Pharmacological Research:Lianhuaqingwen exerts anti-viral and anti-inflammatory activity against novel coronavirus (SARS-CoV-2)


Pharmacological Research

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Pharmacological Research

Lianhuaqingwen exerts anti-viral and anti-inflammatory activity against novel coronavirus (SARS-CoV-2)

Author links open overlay panelLiRunfenga1HouYunlonge1HuangJichengd1PanWeiqia1MaQinhaiaShiYongxiadLiChufangaZhaoJinaJiaZhenhuaeJiangHaimingaZhengKuidHuangShuxiangdDaiJundLiXiaobodHouXiaotaocWangLincZhongNanshanaYangZifengabcShow more rights and content



Lianhuaqingwen (LH) as traditional Chinese medicine (TCM) formula has been used to treat influenza and exerted broad-spectrum antiviral effects on a series of influenza viruses and immune regulatory effects [1]. The goal of this study is to demonstrate the antiviral activity of LH against the novel SARS-CoV-2 virus and its potential effect in regulating host immune response.


The antiviral activity of LH against SARS-CoV-2 was assessed in Vero E6 cells using CPE and plaque reduction assay. The effect of LH on virion morphology was visualized under transmission electron microscope. Pro-inflammatory cytokine expression levels upon SARS-CoV-2 infection in Huh-7 cells were measured by real-time quantitative PCR assays.


LH significantly inhibited SARS-CoV-2 replication in Vero E6 cells and markedly reduced pro-inflammatory cytokines (TNF-α, IL-6, CCL-2/MCP-1 and CXCL-10/IP-10) production at the mRNA levels. Furthermore, LH treatment resulted in abnormal particle morphology of virion in cells.


LH significantly inhibits the SARS-COV-2 replication, affects virus morphology and exerts anti-inflammatory activity in vitro. These findings indicate that LH protects against the virus attack, making its use a novel strategy for controlling the COVID-19 disease.



1. Introduction

Coronaviruses are a group of enveloped viruses named for their coronary appearance with positive single-stranded RNA genomes [2]. In addition to six known strains of coronaviruses that are infectious to humans, a novel coronavirus (SARS-CoV-2) was detected recently in Wuhan, China [3,4]. Like the other two highly pathogenic coronaviruses SARS-CoV and MERS-CoV, SARS-CoV-2 also caused severe respiratory illness and even death. Moreover, the population’s susceptibility to these highly pathogenic coronaviruses has contributed to large outbreaks and evolved into the public health events, highlighting the necessity to prepare for future reemergence or the novel emerging viruses [5].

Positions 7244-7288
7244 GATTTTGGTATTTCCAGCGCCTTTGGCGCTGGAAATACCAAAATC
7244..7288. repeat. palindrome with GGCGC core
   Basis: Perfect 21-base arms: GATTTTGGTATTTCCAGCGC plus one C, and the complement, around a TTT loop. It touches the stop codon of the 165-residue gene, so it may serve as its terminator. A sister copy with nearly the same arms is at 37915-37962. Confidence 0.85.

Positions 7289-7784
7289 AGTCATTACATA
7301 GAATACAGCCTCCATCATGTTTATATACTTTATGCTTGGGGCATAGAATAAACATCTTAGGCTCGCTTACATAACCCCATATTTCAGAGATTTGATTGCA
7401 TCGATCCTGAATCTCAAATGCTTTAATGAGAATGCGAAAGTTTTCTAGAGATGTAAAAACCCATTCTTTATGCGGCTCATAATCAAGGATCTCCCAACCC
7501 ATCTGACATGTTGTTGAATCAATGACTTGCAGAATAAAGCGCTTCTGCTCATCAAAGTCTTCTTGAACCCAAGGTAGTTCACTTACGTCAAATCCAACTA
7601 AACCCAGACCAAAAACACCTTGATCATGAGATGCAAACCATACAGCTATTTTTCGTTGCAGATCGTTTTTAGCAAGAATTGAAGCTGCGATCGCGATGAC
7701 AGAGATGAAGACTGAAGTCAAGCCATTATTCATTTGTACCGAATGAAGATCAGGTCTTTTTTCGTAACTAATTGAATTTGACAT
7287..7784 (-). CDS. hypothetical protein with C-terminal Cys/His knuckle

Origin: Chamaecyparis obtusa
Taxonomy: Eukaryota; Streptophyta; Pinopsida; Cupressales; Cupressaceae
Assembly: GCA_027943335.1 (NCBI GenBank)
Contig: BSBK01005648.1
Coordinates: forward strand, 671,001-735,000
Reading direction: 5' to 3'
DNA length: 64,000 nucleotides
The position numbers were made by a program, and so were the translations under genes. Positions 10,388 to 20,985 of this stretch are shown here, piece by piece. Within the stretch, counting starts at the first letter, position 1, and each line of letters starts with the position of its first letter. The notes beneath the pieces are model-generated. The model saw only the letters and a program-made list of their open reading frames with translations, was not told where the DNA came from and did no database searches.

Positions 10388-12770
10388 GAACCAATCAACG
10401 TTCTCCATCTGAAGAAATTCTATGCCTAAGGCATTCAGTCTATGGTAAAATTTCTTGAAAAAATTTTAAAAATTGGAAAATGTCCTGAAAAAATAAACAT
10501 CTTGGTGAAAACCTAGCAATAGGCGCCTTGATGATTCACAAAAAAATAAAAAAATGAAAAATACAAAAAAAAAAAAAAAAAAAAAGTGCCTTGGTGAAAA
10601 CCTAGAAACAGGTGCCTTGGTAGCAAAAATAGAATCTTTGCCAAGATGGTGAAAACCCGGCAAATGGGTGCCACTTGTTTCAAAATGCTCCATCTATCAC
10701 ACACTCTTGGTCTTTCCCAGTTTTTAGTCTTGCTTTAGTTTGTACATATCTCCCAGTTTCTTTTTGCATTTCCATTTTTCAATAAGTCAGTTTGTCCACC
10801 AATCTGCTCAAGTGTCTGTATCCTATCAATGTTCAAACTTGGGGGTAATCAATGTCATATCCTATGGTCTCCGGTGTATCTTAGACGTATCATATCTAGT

Similar to SARS-CoV and MERS-CoV, SARS-CoV-2 is initiated by zoonotic transmission likely from bats and spreads rapidly among humans [6]. The basic reproduction number (R0) of person-to-person spread is about at 2.6, which means that the SARS-CoV-2 infected cases grow at an exponential rate. As of February 07, 2020, 57,620 cases of the SARS-CoV-2 have been reported in China, including 26,359 suspected cases, and a sustained increase is predictable. The initial patient cluster with confirmed SARS-CoV-2 infection was reported Wuhan pneumonia with unknown aetiology, which bore some resemblance to SARS-CoV and MERS-CoV infections and was associated with ICU admission and high mortality. Moreover, High concentrations of cytokines were recorded in plasma of patients requiring ICU admission, such as GCSF, IP10, MCP1, MIP1A, and TNFα, suggesting that the cytokine storm was associated with disease severity [7]. A retrospective clinical study indicated the risk of fatality among hospitalized cases at 4.3% in single-center case series of 138 hospitalized patients [8], and the infection fatality risk could be below 1% or even below 0.1% in a large number of undetected relatively mild infections [9]. However, It is challenging to judge the severity and predict the consequences with the information available so far. Since no specific antiviral treatment for COVID-19 is currently available, supportive cares, including symptomatic controls and prevention of complications remain the most critical therapeutic regimens, especially in preventing acute respiratory distress syndrome [10]. Although the control of SARS-CoV-2 still presents multiple challenges in the short term, more potent antiviral drugs are urgent to be developed [4].